My thoughts: The book is a beast! I have been using a Noteboom repertoire built from the author's chesspublishing texts and this text, in my opinion, is well worth the money for the additional material!

I am not through the book yet so these questions may be premature, but I'll ask anyway...

Would like to know: If I were to make the Triangle text the foundation for my repertoire against 1.d4, do I need to supplement it with any additional material not found in the book (say, for a d4 special of some kind)?

Would like to know: Are there synergistic repertoires against 1.Nf3 and 1.c4 that would "make sense" to learn from an efficiency viewpoint. This Triangle system is massive, I'd like to get the most mileage from learning it.

What I play now:

White: Botvinnik English, and sometimes 1.e4 heading to the "Big Clamp" if I want to change it up.

Black v. 1.e4: Caro-Kann
Black v. 1.d4: 1.... c6 hoping for CK and lately the Noteboom sometimes
Black v. 1.c4: 1..../e5/2.d6/3.Nc6 or Be7
Black v. 1.Nf3: 1....c6

Thanks for any thoughts. Making repertoire PGNs is so tedious for me, I'd gladly pay someone to fix all mine for me. May have to go back to my coach but I haven't done lessons in a year.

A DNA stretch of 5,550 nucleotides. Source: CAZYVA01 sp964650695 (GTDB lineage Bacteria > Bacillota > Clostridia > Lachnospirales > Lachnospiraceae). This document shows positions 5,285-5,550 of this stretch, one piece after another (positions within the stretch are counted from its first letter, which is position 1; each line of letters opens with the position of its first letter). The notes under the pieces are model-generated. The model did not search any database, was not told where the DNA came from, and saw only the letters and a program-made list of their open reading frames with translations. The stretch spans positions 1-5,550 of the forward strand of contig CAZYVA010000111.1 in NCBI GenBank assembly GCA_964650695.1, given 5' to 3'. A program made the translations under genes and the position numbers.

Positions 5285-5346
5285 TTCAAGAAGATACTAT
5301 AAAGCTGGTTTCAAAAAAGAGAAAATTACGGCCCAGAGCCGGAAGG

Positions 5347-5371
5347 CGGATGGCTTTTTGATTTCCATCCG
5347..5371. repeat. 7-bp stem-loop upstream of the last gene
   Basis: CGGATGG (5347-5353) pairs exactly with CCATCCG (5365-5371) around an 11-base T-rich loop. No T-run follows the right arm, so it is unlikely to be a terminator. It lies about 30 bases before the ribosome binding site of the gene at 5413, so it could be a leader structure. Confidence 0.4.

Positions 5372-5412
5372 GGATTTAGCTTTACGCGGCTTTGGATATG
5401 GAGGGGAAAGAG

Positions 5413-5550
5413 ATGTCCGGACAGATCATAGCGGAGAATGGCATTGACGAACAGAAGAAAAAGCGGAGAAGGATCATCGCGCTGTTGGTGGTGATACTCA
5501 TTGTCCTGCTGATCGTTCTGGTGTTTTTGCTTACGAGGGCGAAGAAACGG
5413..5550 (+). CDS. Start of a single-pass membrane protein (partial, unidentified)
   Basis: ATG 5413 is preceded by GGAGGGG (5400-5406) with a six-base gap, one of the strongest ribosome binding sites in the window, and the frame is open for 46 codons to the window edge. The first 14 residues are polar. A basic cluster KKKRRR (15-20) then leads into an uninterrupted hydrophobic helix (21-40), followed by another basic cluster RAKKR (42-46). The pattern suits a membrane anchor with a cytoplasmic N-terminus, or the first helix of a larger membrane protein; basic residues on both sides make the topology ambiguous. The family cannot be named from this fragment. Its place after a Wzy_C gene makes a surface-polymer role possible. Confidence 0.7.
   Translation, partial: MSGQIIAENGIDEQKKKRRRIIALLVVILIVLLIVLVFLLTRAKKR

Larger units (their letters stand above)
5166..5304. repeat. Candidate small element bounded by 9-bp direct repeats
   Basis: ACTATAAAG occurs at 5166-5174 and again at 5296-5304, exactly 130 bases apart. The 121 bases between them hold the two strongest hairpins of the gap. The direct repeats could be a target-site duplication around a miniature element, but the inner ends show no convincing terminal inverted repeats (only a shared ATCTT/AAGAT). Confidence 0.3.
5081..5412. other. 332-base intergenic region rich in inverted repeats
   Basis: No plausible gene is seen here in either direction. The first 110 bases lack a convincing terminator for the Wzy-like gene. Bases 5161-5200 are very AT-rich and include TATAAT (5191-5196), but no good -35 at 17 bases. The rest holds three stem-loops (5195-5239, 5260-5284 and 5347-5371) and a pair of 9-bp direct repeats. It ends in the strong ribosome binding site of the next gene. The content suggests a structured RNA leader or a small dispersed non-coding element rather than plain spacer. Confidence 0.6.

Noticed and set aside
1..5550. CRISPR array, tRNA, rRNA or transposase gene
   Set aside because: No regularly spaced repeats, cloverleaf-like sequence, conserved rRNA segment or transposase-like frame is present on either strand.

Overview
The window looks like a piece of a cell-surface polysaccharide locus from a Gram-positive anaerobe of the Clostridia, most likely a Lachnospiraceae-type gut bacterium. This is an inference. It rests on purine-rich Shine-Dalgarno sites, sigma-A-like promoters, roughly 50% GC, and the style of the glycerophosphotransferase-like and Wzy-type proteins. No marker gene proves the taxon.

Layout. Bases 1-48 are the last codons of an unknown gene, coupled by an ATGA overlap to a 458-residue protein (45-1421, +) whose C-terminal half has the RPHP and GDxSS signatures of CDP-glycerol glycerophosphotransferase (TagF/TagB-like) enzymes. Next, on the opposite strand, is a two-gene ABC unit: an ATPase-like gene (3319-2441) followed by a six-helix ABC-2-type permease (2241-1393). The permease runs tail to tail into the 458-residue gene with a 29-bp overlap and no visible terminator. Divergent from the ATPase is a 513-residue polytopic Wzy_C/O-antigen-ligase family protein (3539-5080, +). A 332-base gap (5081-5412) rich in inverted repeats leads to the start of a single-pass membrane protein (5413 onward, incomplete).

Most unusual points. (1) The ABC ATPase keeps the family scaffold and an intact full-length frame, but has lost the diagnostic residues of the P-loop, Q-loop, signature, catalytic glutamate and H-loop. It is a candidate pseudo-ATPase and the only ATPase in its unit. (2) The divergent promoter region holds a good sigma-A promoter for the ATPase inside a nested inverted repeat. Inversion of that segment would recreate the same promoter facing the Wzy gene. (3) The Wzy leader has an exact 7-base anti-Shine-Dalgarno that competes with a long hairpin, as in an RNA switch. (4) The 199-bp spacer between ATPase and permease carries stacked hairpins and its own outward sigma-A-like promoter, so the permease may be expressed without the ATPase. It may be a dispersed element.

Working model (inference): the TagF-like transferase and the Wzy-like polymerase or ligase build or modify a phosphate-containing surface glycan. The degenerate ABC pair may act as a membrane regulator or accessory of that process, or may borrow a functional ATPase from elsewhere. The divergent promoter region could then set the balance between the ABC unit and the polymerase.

« Last Edit: 08/11/12 at 23:24:15 by jhbchess »  
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ErictheRed
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Re: Scherbakov Book on Noteboom,Marshall Gambit
Reply #162 - 07/19/12 at 15:32:09
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Quote:
And with 2...e6 i have a logical problem. The d5-pawn is not under pressure but you waste move to cover him and block your own bishop.



Well Tullius, chess is a curious game.  While 2...e6 spends a tempo, blocks in the light squared Bishop, and protects the d5-pawn, it does promote Kingside development.  On the other hand, 2...c6 spends a tempo, takes a good square away from the Queen's Knight, protects the d5-pawn, and only helps the Queen to develop along the d8-a5 diaganol.

So I'm not sure which is better from a "logical" standpoint.